The Hebrew found in Exodus 3:7 is the infinitive absolute of the verb r’h (English “see”) with a first-person singular suffix. Of the two infinitive forms in Hebrew, the infinitive absolute expresses intensity, emphasis, or certainty of verbal action. Therefore, this phrase may be translated as my really seeing or my observing. The New International Version, Jewish Publication Society, and Common English Bible translate the phrase as, “I have indeed seen,” “I have marked well,” and “I’ve clearly seen,” respectively. In Exodus 3, God is not caught off guard, blindsided, taken aback, or startled by the condition of the Israelites who are living under pharaonic oppression. God has decidedly been paying attention. Importantly, even if God’s engagement has been beyond what is perceivable to the Israelites, God has been watching.

When the famine struck and the Israelites feared their demise, God was watching. When the Israelites exchanged their money for grain, traded their livestock for food, relinquished their land for nourishment, and eventually surrendered their very lives for sustenance from the Egyptian storehouses, God was watching. When the new pharaoh arose in the land and enacted policies that resulted in the Israelites suffering under harsh taskmasters, God was watching. When Pharaoh sanctioned the deliberate killing of Israelite boys, God was watching. God observed the misery of the Israelite people and took action. In all of this, God was watching … from a distance.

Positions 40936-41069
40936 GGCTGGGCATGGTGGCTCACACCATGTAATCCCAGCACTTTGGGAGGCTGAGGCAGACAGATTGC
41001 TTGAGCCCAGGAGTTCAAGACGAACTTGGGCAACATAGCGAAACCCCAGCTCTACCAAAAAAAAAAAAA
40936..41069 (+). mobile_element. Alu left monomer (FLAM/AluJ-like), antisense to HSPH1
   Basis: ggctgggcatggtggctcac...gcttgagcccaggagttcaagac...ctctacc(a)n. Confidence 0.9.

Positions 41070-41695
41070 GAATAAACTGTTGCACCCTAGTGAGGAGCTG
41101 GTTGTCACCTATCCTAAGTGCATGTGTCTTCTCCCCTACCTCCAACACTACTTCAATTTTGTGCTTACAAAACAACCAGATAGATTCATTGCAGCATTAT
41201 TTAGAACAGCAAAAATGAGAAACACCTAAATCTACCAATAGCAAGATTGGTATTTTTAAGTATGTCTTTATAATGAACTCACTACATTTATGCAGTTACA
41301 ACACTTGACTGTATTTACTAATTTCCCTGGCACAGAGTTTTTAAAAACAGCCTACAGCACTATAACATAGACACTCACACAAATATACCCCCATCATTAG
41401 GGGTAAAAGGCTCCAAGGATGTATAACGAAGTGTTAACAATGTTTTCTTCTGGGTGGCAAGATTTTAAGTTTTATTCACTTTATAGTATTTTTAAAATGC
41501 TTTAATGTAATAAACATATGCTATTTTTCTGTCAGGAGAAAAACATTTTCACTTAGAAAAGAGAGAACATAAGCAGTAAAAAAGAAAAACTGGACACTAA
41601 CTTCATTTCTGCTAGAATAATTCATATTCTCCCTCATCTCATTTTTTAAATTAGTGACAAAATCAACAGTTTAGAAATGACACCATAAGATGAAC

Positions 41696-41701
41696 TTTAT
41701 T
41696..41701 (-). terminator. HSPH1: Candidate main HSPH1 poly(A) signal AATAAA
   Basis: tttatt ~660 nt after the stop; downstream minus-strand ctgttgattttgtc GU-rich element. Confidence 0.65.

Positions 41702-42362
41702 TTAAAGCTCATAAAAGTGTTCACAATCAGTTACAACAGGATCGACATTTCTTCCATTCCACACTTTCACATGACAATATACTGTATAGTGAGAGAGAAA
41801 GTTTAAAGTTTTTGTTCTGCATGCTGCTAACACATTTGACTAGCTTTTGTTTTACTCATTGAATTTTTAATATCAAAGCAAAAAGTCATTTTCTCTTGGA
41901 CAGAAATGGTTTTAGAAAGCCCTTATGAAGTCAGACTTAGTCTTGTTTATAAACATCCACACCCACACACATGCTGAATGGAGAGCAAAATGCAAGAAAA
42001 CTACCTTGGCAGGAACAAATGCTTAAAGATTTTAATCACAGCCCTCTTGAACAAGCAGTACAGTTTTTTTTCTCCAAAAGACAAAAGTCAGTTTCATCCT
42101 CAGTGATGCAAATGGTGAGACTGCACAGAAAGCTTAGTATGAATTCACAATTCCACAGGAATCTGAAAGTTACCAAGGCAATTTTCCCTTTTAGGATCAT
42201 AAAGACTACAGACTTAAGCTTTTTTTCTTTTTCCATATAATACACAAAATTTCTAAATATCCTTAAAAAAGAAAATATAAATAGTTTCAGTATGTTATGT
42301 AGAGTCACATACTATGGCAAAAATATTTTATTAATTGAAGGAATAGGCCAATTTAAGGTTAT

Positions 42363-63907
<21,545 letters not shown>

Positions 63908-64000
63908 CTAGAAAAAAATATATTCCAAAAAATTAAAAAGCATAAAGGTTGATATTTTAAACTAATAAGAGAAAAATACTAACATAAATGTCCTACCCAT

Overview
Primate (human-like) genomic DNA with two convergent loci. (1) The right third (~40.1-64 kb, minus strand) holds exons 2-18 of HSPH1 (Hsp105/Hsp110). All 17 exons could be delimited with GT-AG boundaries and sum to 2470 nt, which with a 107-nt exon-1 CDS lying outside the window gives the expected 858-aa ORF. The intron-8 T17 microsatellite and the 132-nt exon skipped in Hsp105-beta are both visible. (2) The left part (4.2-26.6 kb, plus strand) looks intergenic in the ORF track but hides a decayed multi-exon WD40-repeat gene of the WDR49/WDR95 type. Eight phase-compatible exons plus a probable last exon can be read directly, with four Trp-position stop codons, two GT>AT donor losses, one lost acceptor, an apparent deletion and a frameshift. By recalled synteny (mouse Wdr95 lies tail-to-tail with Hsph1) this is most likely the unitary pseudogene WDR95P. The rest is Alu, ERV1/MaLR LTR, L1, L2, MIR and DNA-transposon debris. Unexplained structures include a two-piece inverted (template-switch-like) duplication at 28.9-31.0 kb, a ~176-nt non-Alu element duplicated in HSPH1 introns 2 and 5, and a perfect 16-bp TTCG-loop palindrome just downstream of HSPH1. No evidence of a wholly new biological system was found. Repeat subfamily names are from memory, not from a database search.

What might it mean for God to observe us from a distance? How might we live if we understood God was close enough to observe and act, but somehow far enough to remain out of our reach?  We might not support policies and politicians that favor certain members of the citizenry at the expense of others, if we knew God was observing. We might spend our money differently if we believed God was watching us. We might not say hurtful things about one another if we believed God was at a distance. Moreover, how might we respond to the reality that the Lord is always at a distance? We might even pray differently and for different things if we earnestly believed God would hear our cries and act on our behalf. We might live differently if we understood God was watching just beyond our grasp.

At some point in the music video, Bette Midler sings, “God is watching us from a distance,” looks up towards the skies, smiles, and waves. It is as if she recognizes God in the distance.  God is watching us. God is watching us, from a distance.

From a distance, there is harmony
And it echoes through the land
And it’s the hope of hopes
It’s the love of loves
It’s the heart of every man (every man)

It’s the hope of hopes
It’s the love of loves
This is the song for every man

And God is watching us
God is watching us
God is watching us
From a distance

Oh, God is watching us
God is watching
God is watching us
From a distance


  1. “Theophany,” Dictionary of Biblical Imagery (Westmont, IL: IVP Academic, 1998), 857.